Abstract: We present a new system, called Cirrin, for pen input of ASCII characters using word-level unistrokes. Our system addresses the tradeoff between speed and accuracy of penbased text entry by substituting precision on the part of the user for ease of recognitionon the part of the computer. Cirrin supports ease of recognition by the computer combined with natural, script-like input. This paper discusses the design space of word-level, unistroke input, focusing on the choices made in the circular...
Model for Unistroke Writing Time
Abstract: Unistrokes are a viable form of text input in pen-based user interfaces. However, they are a very heterogeneous group of gestures the only common feature being that all are drawn with a single stroke. Several unistroke alphabets have been proposed including the original Unistrokes, Graffiti, Allegro, T-Cube and MDITIM. Comparing these methods usually requires a lengthy study with many writers and even then the results are biased by the earlier handwriting experience that the writers have....
Predictive text entry methods for mobile phones
Abstract: Mobile phone networks are increasingly supporting the transmission of textual messages between mobile phones and between mobile phones and other services. This paper describes the current text entry method on mobile phones and describes a new text entry method using a single key-press per letter together with a large dictionary of words for disambiguation. This approach, which is similar to technology recently licensed, independently, to several phone companies, is then extended with automatic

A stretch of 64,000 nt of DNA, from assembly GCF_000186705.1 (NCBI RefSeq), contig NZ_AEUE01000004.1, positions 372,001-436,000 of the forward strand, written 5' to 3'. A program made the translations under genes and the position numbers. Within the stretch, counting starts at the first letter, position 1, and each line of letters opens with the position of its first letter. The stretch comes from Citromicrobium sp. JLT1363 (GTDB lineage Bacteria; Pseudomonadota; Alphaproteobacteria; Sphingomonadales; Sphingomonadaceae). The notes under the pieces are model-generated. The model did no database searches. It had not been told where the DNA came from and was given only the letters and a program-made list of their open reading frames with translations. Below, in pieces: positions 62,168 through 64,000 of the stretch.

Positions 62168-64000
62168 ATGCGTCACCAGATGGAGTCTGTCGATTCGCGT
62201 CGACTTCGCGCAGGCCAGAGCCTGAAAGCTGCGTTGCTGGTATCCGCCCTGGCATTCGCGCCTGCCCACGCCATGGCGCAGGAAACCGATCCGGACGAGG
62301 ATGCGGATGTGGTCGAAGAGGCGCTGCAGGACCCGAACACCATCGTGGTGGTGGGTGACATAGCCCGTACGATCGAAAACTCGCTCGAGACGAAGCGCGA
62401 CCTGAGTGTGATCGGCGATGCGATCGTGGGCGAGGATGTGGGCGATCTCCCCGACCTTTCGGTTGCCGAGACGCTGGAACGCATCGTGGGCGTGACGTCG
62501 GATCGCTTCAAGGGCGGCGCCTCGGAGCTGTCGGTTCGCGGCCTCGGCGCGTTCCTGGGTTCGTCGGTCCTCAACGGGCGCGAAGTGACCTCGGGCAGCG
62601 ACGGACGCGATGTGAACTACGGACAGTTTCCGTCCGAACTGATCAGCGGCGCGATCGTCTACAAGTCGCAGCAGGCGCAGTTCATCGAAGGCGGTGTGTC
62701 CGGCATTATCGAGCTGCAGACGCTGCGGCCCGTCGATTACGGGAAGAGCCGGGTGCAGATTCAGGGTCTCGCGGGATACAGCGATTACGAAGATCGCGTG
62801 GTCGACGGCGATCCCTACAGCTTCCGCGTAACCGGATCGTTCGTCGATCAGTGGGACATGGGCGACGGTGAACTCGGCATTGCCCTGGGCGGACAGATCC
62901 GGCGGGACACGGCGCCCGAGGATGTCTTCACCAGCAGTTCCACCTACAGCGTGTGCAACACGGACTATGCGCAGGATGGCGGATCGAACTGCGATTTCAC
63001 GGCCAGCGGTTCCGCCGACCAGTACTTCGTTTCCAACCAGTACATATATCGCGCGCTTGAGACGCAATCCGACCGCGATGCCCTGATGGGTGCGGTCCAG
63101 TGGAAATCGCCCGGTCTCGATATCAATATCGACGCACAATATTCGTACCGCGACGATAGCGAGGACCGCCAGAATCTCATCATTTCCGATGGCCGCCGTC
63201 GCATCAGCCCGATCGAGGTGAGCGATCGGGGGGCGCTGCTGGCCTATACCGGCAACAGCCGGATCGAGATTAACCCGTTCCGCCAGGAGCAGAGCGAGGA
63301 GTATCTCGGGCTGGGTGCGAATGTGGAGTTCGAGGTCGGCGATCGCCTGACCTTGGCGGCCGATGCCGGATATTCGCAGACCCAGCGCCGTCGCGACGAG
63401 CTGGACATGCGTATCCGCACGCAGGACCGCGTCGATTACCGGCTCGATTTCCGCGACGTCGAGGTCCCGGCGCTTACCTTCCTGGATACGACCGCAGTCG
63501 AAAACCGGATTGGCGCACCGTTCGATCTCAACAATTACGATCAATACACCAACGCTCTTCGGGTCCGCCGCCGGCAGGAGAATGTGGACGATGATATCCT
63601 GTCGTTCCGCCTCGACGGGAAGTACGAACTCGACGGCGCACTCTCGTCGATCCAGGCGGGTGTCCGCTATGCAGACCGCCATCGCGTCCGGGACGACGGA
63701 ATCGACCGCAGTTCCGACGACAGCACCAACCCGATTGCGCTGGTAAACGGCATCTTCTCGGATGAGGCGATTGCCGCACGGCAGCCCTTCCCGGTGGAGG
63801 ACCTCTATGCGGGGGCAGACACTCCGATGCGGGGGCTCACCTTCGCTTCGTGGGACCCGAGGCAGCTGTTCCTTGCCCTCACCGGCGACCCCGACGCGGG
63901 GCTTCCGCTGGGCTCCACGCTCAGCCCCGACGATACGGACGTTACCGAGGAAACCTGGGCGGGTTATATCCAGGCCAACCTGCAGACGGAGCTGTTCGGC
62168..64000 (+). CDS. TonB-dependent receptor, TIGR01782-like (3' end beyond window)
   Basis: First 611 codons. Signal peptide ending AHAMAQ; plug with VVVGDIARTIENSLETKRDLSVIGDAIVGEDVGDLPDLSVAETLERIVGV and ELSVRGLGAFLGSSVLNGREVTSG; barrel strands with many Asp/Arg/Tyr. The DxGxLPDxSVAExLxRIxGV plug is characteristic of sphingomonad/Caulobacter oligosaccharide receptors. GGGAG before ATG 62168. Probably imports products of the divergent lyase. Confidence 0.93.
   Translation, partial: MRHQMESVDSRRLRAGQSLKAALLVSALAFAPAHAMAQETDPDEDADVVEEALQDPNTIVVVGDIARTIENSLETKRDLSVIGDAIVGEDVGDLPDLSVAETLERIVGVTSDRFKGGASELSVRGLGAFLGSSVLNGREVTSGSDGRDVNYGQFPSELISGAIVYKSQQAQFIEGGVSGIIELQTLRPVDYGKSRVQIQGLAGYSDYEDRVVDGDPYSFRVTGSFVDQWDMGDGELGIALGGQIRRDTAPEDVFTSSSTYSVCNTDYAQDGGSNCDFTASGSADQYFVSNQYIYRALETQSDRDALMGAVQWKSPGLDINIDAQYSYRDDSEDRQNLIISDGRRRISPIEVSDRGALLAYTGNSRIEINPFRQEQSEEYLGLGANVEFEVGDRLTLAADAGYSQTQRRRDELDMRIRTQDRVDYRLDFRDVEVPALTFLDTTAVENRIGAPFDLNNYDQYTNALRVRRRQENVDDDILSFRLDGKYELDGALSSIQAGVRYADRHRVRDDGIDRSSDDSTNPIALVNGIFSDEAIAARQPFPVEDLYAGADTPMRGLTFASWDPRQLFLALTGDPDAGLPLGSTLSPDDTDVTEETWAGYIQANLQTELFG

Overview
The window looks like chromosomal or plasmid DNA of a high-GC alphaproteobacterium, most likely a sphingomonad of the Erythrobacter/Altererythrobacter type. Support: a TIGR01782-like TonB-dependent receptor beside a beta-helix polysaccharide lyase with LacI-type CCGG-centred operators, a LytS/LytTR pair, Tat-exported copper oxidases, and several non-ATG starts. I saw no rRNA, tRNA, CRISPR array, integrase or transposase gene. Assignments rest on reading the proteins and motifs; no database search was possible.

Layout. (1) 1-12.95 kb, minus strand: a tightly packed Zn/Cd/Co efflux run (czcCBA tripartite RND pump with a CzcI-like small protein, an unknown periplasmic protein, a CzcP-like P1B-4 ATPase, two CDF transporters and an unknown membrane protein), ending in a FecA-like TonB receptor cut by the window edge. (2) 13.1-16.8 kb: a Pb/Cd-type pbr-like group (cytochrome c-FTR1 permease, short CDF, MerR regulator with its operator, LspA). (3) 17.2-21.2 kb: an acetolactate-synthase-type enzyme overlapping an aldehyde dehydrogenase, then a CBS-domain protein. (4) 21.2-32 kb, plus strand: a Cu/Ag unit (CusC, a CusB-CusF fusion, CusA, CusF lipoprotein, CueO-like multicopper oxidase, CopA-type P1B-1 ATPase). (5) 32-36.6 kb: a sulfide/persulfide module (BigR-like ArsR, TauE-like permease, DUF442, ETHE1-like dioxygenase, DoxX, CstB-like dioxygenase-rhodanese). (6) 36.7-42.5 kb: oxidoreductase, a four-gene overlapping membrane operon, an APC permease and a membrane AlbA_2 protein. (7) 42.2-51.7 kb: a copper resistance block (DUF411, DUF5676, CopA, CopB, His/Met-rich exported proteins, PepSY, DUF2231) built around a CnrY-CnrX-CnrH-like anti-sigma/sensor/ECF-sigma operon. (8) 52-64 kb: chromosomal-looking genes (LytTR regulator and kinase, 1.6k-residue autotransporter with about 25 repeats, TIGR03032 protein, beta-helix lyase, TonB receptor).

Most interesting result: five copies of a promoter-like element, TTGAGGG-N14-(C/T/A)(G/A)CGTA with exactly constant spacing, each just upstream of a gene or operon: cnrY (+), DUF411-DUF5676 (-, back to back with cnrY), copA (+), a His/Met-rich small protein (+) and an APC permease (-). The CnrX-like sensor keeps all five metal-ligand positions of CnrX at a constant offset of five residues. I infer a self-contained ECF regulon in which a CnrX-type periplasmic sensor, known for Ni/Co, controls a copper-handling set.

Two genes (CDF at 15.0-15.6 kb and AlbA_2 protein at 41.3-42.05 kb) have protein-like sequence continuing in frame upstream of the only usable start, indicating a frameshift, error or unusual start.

Device Independent Text Input: A Rationale and an Example
Abstract: Individual characters and text are the main inputs in many computing devices. Currently there is a growing trend in developing small portable devices like mobile phones, personal digital assistants, GPS-navigators, and two-way pagers. Unfortunately these portable computing devices have different user interfaces and therefore the task of text input takes many forms. The user, who in the future is likely to have several of these devices, has to learn several text input methods. We argue that
TreePredict Improving text entry on PDAs
Abstract: In this paper we describe how an improved word prediction implemented on a PDA can make it easier for users to enter text. The resulting predictions are a result of trigrams using POS-tags (Part Of Speech). The first two parts of the trigrams are POS-tagged, and the last part is extended into a ternary tree, using information from the trigrams to narrow the search. With an improved predictions system, the users are more likely to trust the system, find it improves their ability to enter text
Measuring Errors in Text Entry Tasks: An Application of the Levenshtein String Distance Statistic